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Report Card 2010

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University of California–Merced
College Sustainability Report Card 2010

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Courtesy of University of California-Merced

School details:

  Campus Sustainability Leader


Endowment: $22 million as of July 31, 2009

Location: Merced, California

Enrollment: 2,705


Campus Survey: Yes (see response)

Dining Survey: Yes (see response)

Endowment Survey: Yes (see response)

Student Survey: Yes (see response)


An application was submitted by Ronald Durbin and Katie Unruh to have this school evaluated in the College Sustainability Report Card 2010. A contribution was made to cover the cost of inclusion.   Learn more  about how a school can apply for inclusion.  


Data compiled from independent research. For information on data collection and evaluation, please see the Methods section.

Overall grade  
B +
UC Merced follows the UC system's sustainability policies and has established stricter energy efficiency requirements and more ambitious greenhouse gas reduction targets. The Advisory Committee on Environmental Sustainability has written a climate action plan. The university purchases Energy Star appliances, paper containing 30 percent postconsumer recycled content, Green Seal-certified cleaning products, and organic pesticides.
The university has committed to becoming zero net energy and carbon neutral by 2020. All new buildings are designed to consume half the energy of other university buildings in California, must perform 30 percent better than California's energy codes specify, and achieve all LEED credits for optimizing efficiency. At night, all lights are turned off and temperature set points are relaxed. Students conduct energy efficiency awareness programs.
The dining halls feature local and organic food, and all coffee is fair trade. The university has a new energy-efficient dish room and features some zero-waste catering events. All kitchen food scraps are composted and all landscaping waste is composted or mulched.
The university has committed to LEED Gold certification for all new campus buildings. There are currently seven LEED buildings on campus. Energy efficiency technologies include minimization of reheat, motion sensors, ambient light sensors and timers. The campus uses mainly waterless urinals and low-flow plumbing fixtures.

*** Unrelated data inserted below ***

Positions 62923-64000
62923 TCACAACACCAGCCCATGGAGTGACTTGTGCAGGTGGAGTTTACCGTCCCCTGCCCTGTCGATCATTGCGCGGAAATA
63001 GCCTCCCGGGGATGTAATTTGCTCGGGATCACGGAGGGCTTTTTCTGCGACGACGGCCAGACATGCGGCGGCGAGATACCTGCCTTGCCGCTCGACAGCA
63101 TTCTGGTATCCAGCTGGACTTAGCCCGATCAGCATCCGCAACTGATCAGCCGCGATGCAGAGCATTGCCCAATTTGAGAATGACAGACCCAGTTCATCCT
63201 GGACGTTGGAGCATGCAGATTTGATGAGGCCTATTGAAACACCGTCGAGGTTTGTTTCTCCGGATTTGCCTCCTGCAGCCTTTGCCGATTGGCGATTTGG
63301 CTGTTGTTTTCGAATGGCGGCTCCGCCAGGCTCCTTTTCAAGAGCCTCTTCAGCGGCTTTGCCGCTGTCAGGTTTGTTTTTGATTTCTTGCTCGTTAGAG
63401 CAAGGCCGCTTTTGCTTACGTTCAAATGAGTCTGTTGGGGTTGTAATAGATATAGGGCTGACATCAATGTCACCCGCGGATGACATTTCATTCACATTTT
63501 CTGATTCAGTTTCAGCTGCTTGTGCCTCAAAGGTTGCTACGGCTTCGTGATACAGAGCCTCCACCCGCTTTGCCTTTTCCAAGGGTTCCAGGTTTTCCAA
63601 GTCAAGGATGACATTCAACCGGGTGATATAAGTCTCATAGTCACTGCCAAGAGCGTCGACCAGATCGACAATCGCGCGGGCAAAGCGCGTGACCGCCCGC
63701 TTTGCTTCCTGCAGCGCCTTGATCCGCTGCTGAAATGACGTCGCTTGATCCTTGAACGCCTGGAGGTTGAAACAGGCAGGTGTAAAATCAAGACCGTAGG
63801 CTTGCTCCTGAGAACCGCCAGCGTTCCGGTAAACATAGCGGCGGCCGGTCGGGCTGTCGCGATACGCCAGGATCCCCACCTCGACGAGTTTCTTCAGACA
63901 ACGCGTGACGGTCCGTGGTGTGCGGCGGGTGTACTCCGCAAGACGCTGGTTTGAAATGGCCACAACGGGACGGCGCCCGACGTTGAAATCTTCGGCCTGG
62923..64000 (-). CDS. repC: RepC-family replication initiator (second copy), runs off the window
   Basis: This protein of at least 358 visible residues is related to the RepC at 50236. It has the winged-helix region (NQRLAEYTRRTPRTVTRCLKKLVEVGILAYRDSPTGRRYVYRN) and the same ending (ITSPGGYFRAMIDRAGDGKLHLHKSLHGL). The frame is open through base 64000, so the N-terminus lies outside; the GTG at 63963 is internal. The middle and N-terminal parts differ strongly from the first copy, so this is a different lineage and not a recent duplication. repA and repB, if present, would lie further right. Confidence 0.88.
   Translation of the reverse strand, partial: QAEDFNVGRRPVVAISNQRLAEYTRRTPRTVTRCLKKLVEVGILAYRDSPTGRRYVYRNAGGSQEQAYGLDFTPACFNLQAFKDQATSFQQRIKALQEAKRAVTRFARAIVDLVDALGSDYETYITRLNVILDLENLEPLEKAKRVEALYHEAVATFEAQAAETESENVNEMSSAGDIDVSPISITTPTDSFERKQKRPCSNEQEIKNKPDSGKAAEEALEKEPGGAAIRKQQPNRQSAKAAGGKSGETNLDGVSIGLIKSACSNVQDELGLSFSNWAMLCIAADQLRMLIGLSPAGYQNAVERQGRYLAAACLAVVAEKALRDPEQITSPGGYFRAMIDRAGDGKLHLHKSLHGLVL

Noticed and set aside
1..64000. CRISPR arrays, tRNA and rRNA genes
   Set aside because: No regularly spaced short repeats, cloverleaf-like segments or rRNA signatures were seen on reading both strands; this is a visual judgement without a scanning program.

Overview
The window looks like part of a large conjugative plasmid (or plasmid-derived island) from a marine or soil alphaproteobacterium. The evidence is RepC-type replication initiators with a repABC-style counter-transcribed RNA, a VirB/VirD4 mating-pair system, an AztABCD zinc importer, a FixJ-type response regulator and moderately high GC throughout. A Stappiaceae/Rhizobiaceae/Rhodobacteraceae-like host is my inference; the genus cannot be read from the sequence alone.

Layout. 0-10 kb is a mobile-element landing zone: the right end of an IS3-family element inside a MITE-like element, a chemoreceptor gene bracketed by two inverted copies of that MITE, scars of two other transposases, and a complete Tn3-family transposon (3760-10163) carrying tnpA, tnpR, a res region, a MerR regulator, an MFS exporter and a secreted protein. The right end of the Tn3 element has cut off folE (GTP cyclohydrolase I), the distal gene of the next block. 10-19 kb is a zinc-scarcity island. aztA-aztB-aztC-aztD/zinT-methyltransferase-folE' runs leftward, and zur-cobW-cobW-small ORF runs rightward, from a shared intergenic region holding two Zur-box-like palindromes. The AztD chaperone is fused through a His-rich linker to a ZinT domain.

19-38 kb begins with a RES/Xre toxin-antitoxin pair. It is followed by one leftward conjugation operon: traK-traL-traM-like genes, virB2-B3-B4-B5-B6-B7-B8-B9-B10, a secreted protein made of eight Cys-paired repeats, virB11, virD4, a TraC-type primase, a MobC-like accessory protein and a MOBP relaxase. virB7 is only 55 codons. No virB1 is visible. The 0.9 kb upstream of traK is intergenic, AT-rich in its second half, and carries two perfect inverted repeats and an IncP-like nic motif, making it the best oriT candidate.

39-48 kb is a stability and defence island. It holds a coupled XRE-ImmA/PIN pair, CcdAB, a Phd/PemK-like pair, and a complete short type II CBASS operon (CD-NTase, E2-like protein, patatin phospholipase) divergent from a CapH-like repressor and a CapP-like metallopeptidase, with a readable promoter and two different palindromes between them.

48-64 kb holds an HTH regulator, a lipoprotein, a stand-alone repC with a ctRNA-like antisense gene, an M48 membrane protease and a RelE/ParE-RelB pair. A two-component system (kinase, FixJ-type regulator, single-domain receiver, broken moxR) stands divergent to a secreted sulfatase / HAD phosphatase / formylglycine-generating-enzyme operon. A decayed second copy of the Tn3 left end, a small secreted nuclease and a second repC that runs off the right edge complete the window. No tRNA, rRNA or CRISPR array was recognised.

Students in the Green Campus group focus on energy-savings projects and have organized a dorm energy competition and a pilot LED lighting retrofit in dorms. There are also student positions available as recycling assistants, coordinating the recycling program. The Green Club has hosted an Earth Day festival and a farmers market, plans clean-ups, and educates the community on environmental awareness.
Faculty, staff, and students who carpool are given a reduced-rate parking permit and reserved parking spots. The university subsidizes a bus route from campus to a major transit hub. There are showers and changing rooms for bike commuters. The long-range development plan discusses a pedestrian-oriented campus and provides housing for all students, faculty, and staff in close proximity to the university.
The university makes a list of all holdings available online to the public. The university does not make its shareholder voting record public.
The university aims to optimize investment return and is currently invested in renewable energy funds and community development loan funds.
The university provides its investment managers with general guidelines that determine its proxy votes.
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